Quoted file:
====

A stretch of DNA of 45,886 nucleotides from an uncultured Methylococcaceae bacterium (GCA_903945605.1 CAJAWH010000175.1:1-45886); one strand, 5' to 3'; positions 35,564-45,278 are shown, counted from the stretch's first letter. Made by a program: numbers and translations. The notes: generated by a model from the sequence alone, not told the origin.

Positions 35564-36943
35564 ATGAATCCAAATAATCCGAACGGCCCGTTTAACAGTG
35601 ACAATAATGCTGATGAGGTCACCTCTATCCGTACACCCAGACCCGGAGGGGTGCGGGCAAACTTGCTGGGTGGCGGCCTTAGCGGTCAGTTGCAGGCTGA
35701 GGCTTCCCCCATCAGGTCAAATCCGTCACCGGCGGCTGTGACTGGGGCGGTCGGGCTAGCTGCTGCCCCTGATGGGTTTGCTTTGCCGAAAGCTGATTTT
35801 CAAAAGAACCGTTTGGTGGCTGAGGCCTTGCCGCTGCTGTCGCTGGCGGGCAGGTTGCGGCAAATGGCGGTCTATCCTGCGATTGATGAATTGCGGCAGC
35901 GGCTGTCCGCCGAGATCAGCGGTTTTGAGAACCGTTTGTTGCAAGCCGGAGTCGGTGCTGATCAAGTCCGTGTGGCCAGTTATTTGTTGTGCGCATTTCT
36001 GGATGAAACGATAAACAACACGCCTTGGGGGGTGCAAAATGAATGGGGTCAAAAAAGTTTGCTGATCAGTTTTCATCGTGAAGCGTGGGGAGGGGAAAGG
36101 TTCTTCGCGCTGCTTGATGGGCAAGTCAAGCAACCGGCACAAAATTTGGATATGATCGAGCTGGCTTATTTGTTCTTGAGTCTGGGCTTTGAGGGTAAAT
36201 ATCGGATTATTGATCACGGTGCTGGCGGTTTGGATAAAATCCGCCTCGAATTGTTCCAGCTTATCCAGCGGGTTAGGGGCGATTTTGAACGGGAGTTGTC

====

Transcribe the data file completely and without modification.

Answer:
A stretch of DNA of 45,886 nucleotides from an uncultured Methylococcaceae bacterium (GCA_903945605.1 CAJAWH010000175.1:1-45886); one strand, 5' to 3'; positions 35,564-45,278 are shown, counted from the stretch's first letter. Made by a program: numbers and translations. The notes: generated by a model from the sequence alone, not told the origin.

Positions 35564-36943
35564 ATGAATCCAAATAATCCGAACGGCCCGTTTAACAGTG
35601 ACAATAATGCTGATGAGGTCACCTCTATCCGTACACCCAGACCCGGAGGGGTGCGGGCAAACTTGCTGGGTGGCGGCCTTAGCGGTCAGTTGCAGGCTGA
35701 GGCTTCCCCCATCAGGTCAAATCCGTCACCGGCGGCTGTGACTGGGGCGGTCGGGCTAGCTGCTGCCCCTGATGGGTTTGCTTTGCCGAAAGCTGATTTT
35801 CAAAAGAACCGTTTGGTGGCTGAGGCCTTGCCGCTGCTGTCGCTGGCGGGCAGGTTGCGGCAAATGGCGGTCTATCCTGCGATTGATGAATTGCGGCAGC
35901 GGCTGTCCGCCGAGATCAGCGGTTTTGAGAACCGTTTGTTGCAAGCCGGAGTCGGTGCTGATCAAGTCCGTGTGGCCAGTTATTTGTTGTGCGCATTTCT
36001 GGATGAAACGATAAACAACACGCCTTGGGGGGTGCAAAATGAATGGGGTCAAAAAAGTTTGCTGATCAGTTTTCATCGTGAAGCGTGGGGAGGGGAAAGG
36101 TTCTTCGCGCTGCTTGATGGGCAAGTCAAGCAACCGGCACAAAATTTGGATATGATCGAGCTGGCTTATTTGTTCTTGAGTCTGGGCTTTGAGGGTAAAT
36201 ATCGGATTATTGATCACGGTGCTGGCGGTTTGGATAAAATCCGCCTCGAATTGTTCCAGCTTATCCAGCGGGTTAGGGGCGATTTTGAACGGGAGTTGTC